Landscape, Plants, Hardscape & Decks

Considering Small Spaces
‘Whenever I receive a call for an initial meeting about a potential project,’ began Stephanie Rose in her Natural Companions column of May 2003, ‘I always envision – before the client ever opens his or her mouth – that I will be adorning a multi-acre estate with a classic garden that will someday be written about in books and examined by
Making Meadows
Writing about droughts and water shortages in his March 2008 On the Level column, Bruce Zaretsky started by observing, ‘This turn of events has made me determined to design landscapes requiring as little water as possible – one consequence being that I now do all I can to avoid using large expanses of
On the Verge
‘In discussing coping and decking,’ noted David Tisherman in his February 2008 Details column, ‘ I invariably combine them because, in my view, they are truly inseparable:  For a design to succeed, both must work together because they play such important roles in
Color Clashes
If you don't prepare your clients for what will almost certainly happen to the appearance of this flashy form of decking and coping, writes Paolo Benedetti, you can find yourself facing unpleasant consequences -- from encounters with peevish homeowners to meetings with their attorney.    
Slippery Slopes
Back in June 2002, Stephanie Rose began her Natural Companions column by writing, ‘Everyone knows that hanging a pool, pond, or spa off a slope can make quite a dramatic statement, which is probably why so many great watershapers love working on hillsides. ‘But the project doesn’t begin and end with the vessel,’ she cautioned. ‘In fact, placing a watershape on an
Green Evolution
If friends had told me that, eight years after leaving the Las Vegas desert, I'd be incorporating synthetic turf in a high percentage of my outdoor spaces in Texas, I would've said "No way!" What a concept!   I now live and work where there's no water shortage, so why on earth would my clients or I have any interest in finding substitutes for big expanses of lawn? Well, what I'm seeing now is that the low-maintenance, long-lasting faux-grass solution is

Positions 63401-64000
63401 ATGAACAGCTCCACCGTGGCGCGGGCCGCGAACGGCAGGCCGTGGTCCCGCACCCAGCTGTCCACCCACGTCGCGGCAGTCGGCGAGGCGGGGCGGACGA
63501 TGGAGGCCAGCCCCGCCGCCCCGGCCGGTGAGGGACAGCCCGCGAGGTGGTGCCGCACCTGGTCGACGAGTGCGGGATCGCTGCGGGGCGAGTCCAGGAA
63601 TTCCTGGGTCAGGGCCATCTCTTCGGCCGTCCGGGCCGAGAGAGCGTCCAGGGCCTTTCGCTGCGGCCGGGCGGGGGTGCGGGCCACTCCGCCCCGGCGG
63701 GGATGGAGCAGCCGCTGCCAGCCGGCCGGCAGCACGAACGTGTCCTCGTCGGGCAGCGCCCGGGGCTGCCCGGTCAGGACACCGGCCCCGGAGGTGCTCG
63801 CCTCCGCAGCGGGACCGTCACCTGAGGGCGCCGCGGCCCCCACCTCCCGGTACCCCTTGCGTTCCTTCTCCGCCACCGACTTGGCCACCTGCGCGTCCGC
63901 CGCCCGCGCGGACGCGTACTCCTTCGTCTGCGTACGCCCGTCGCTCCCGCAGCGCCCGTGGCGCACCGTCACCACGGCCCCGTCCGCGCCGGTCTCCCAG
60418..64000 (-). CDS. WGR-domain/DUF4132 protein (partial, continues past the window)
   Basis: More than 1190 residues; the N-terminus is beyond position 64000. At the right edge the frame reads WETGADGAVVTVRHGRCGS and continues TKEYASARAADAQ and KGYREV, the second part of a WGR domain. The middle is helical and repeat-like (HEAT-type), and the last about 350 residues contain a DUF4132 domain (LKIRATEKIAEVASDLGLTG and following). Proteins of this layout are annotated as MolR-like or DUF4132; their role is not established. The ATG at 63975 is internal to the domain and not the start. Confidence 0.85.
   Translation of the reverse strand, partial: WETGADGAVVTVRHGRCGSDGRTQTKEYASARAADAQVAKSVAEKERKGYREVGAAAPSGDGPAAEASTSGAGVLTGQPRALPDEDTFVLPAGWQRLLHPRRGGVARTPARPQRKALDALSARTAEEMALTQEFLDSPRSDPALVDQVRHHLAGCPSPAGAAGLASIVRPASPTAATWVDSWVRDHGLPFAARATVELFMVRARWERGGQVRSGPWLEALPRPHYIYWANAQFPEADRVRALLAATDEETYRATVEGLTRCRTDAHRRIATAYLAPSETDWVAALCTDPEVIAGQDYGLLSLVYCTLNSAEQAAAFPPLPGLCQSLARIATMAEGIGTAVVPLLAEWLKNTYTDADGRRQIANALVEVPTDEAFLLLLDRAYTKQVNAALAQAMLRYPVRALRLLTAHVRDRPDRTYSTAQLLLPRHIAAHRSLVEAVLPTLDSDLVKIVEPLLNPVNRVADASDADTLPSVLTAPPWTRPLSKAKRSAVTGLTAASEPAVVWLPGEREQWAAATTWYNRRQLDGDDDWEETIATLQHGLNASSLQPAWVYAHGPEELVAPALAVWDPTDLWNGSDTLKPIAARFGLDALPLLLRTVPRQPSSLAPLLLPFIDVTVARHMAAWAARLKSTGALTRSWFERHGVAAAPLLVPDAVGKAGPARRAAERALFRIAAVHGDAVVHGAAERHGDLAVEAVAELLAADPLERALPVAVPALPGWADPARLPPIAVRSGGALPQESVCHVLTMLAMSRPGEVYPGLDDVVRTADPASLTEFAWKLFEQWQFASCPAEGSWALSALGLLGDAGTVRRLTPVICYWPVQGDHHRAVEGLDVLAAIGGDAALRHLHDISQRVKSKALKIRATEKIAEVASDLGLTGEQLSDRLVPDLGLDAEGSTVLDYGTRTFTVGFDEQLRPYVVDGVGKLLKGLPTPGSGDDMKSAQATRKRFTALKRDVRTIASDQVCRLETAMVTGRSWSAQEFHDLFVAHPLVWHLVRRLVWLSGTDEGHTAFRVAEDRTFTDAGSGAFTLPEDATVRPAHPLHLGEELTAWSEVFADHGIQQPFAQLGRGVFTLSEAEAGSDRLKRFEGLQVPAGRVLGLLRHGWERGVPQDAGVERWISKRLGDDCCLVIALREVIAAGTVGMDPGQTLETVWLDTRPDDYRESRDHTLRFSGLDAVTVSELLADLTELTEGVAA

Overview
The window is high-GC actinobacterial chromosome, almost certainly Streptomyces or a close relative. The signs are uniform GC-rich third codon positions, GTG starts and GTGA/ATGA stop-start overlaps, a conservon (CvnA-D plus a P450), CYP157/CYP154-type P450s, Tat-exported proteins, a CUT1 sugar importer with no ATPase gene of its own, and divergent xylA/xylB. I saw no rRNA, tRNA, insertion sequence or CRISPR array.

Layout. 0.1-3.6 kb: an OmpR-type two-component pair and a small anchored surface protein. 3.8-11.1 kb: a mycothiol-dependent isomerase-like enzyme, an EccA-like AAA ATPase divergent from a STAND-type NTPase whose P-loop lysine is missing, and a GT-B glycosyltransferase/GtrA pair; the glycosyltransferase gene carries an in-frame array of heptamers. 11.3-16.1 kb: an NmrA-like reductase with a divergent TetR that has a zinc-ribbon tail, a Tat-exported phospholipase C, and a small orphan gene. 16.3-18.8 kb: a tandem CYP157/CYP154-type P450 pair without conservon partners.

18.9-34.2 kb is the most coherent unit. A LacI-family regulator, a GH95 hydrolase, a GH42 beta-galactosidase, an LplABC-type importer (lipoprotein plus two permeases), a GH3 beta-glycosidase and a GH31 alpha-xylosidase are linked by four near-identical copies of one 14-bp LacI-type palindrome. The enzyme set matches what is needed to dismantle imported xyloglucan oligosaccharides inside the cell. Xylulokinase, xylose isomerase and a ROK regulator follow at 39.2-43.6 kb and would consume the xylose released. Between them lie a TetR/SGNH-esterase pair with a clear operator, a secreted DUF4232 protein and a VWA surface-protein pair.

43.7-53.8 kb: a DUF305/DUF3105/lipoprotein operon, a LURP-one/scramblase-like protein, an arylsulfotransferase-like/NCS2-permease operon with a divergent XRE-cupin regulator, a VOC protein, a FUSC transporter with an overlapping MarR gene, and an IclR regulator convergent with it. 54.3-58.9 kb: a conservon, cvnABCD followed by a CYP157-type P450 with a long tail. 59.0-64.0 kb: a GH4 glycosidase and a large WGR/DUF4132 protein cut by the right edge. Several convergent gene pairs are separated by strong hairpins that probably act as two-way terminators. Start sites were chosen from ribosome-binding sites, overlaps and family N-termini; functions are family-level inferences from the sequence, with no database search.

'As much as I love cold weather,' wrote Stephanie Rose in opening her Natural Companions column in April 2007, 'I have to concede that we experienced way too much of a good thing this past winter.  Long periods of extremely cold weather are the norm in many other parts of the country, and plants survive.  Here, however, our local plants may be accustomed to surviving the isolated sub-freezing night, but sustained, frosty temperatures
Too Little, Too Late?
‘Many watershapers have a single-minded focus,’ wrote Stephanie Rose in her Natural Companions column in February 2007, ‘doing all they can to deliver quality shells and surrounding decks to their clients. Quite often, however, that narrow focus means that inadequate space is left for planting – a problem I face quite often as
That’s Just Wrong
'I'm not a big believer in conformity, strict rules and absolutes,' wrote Stephanie Rose to start her December 2006 Natural Companions column, 'but sometimes I'll come across something that, well, is just wrong.  These aren't matters of taste, style, or visual appeal:  What I see is just plain wrong!' 'Whether we classify ourselves as watershapers or landscape professionals, we collaborate with our clients to create spaces that appeal to them both visually and emotionally.  . . .  [I]t's our professional responsibility to
Working in Color
'When I paint,' observed Stephanie Rose at the start of her Natural Companions column in October 2006, 'I constantly play with color on canvas and experiment with various combinations to see what works well and discover what, to my eye, clashes or doesn't seem to mix harmoniously.' 'As a landscape designer, I'm aware of working through the same sort of